Tuesday, October 16, 2012

Our New School Room

I have not completely finished decorating it yet, and a few boxes still remain, but I wanted to share a few photos of our new school room. It is in the basement, so the lighting is not great, but I am so excited about having a room dedicated solely to school!

From the back of the room:

I plan to rotate what I hang on the large wall in the front. This month, I will have a map of the US, showing the electoral votes from each state, which we will use to discuss the presidential election.

From the front of the room:

On the other side of the stairs behind the desks, we have our family room, with our computer, so the kids can watch movies or use the computer as part of school.I can't decide what to put on all of those built-in display shelves yet...

From the pantry side:

Our laundry room is through that door, so I can work on chores while the kids work on school! We also have a small half-bathroom in there, which is convenient during school.

From the laundry room side:

I put a desk through that door, in the pantry, so the kids can take tests without distractions. Ben actually puts himself in that desk frequently during the day, because he discovered that he can concentrate more when he sits alone.

All-in-all, our school room works well for us. Now, if only I could get the rest of the house this unpacked...

City Mice, Country Mice

This school year so far has slightly resembled the fable "The Town Mouse and the Country Mouse."

In August, when school began, we lived in a smallish brick home on a busy street in the city. For recess each day, the kids played outside in our small backyard, with strict instructions to never leave our property or get too close to the road. They quickly tired of playing in the small yard and yearned for more freedom - freedom I could not grant because of the neighborhood in which we lived.

At the end of September, we moved into our new home, on 5 acres of land in the middle of the country. The kids roam the property, playing in and out of the woods, leaping over the small stream, never tiring of playing and exploring.

Hannah has named her favorite trees, and she constantly shows me interesting bugs she finds. The first day, Hannah excitedly brought me a giant leopard moth caterpillar, and this weekend, we laughed together at the dancing of a colony of beech blight aphids on a tree branch. We also found a particularly odd cluster of bugs, which we finally identified as adult and nymph oak tree hoppers. And, this evening, Becca discovered a walking stick in the living room as she headed up to bed. The kids love looking up and identifying all of the interesting species of bugs.

Of course, the one type of bug none of them like is spiders, particularly the wolf spiders which keep coming into our home. Yesterday, Hannah picked up her sneaker and a large one fell out, and today, one kept creeping out from under the wall in the school room as we worked. Josh finally caught that one this evening and relocated it to the barn, hoping that might keep it from returning to the house.

We also all enjoy seeing wildlife we rarely or never saw in the city - dozens of deer, chipmunks, squirrels, blue jays, cardinals, sparrows, nuthatches, chickadees, Carolina wrens, tufted titmice, downy woodpeckers, and red-bellied woodpeckers. Two mornings, we even had a great blue heron land in the yard! And, this is only autumn. I cannot imagine all of the birds and animals that will be here in the summer! Hannah has been begging to work on her bird project again, creating her own bird guide for all of the different birds she sees. I love that all of this nature and beauty surrounding us inspires them to want to learn.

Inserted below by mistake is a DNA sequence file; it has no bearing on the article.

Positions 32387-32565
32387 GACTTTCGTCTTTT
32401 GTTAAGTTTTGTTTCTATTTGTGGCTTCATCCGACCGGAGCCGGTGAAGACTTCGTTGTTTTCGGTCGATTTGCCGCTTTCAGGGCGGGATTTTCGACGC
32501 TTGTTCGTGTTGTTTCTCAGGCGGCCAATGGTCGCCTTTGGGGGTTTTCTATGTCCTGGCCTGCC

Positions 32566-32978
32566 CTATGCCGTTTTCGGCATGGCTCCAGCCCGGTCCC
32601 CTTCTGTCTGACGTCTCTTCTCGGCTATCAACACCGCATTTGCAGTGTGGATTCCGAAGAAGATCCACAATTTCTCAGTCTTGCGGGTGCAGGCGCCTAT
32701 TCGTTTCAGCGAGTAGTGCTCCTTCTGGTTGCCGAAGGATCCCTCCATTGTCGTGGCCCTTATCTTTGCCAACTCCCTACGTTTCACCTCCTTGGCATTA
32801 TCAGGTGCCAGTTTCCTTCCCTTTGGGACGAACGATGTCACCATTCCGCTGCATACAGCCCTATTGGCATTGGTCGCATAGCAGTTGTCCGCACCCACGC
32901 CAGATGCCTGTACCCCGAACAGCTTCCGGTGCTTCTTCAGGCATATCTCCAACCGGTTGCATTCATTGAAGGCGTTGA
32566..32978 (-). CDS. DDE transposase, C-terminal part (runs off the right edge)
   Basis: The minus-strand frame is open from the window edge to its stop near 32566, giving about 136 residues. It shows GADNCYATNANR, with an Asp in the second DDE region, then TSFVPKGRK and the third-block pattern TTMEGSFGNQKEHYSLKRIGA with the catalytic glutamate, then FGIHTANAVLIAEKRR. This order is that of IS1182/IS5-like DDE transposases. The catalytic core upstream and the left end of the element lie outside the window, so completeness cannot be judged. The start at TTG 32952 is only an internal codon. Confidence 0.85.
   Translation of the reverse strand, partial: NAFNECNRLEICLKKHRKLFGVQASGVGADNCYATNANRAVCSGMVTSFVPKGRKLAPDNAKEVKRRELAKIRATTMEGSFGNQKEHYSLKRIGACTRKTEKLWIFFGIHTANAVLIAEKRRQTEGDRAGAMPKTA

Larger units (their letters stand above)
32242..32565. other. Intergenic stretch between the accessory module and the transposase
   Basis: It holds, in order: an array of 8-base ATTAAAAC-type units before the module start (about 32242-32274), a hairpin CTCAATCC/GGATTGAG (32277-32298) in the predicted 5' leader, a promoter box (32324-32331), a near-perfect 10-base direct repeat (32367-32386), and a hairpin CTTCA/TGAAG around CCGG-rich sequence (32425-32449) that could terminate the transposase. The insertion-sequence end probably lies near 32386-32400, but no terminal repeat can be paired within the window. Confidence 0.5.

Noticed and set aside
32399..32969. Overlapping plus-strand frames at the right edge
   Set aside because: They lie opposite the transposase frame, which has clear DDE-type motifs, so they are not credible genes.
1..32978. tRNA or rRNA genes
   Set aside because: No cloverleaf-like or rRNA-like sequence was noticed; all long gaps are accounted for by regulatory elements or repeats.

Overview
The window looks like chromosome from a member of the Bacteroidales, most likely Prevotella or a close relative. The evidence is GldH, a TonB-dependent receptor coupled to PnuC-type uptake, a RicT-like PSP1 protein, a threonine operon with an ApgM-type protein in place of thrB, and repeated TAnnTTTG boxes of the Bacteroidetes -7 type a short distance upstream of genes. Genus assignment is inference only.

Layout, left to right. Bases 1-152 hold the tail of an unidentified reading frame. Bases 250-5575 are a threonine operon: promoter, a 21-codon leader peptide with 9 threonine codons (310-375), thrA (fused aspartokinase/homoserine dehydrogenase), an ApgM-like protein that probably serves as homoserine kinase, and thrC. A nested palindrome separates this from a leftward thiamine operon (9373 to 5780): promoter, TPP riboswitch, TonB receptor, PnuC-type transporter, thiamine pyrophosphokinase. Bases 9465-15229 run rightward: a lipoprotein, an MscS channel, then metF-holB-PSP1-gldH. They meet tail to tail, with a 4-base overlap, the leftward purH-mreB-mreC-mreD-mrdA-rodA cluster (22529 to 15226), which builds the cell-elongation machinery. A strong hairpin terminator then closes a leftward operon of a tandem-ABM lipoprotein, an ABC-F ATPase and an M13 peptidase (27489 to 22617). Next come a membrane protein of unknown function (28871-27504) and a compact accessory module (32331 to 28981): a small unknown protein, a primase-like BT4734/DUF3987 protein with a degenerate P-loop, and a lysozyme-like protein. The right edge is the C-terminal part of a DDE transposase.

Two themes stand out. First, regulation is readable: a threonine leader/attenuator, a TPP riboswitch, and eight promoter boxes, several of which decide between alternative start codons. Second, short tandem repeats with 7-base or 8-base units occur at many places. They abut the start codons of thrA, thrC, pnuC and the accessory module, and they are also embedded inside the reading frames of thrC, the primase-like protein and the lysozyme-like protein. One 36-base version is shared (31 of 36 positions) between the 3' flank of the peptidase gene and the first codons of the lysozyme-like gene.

(See the deer in that photo? I am amazed at how well they blend in, especially in the evening.)

We have definitely had to adjust quite a bit to living in the country, but we love it. My kids (and I) may be "city mice," but unlike the mouse in Aesop's fable, we feel perfectly at home in the country and have no desire to go back. This city mouse would rather be a country mouse any day!

Saturday, August 25, 2012

Two Kids and a Baby

OK, she is not a baby anymore, but she is my baby, and I cannot believe she is old enough for kindergarten this year!

This is my first year formally schooling all three kids. Becca is in kindergarten, Ben is in second grade, and Hannah is in third grade. When I first began this homeschooling adventure two years ago, my oldest was in first grade. Now, somehow, my baby is old enough for school. How does the time pass so quickly? Some days seem so long and frustrating. Then, I blink, and the kids are older, and I wonder how the baby I cradled in my arms could be the lovely child standing in front of me.

I found the photo I took of the kids on our very first "not back to school" day, and I am amazed at how much they have grown in just two short years:

School has been interesting so far this year. Hannah has matured quite a bit since last year. She works independently, does beautiful work, and complains very little. She especially loves our language arts curriculum, and her work shows her love for writing. For example, she had to fill in a blank to make a fragment a complete sentence: "________ is funny." My answer key suggested "He" as a possible answer. Hannah wrote, "The clown dance at the circus." I actually have fun reading the sentences she creates!